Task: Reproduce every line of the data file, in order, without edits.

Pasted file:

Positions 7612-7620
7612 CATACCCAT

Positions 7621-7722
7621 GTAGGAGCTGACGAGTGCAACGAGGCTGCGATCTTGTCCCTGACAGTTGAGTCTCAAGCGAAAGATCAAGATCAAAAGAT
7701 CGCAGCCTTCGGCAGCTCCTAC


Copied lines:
Positions 7612-7620
7612 CATACCCAT

Positions 7621-7722
7621 GTAGGAGCTGACGAGTGCAACGAGGCTGCGATCTTGTCCCTGACAGTTGAGTCTCAAGCGAAAGATCAAGATCAAAAGAT
7701 CGCAGCCTTCGGCAGCTCCTAC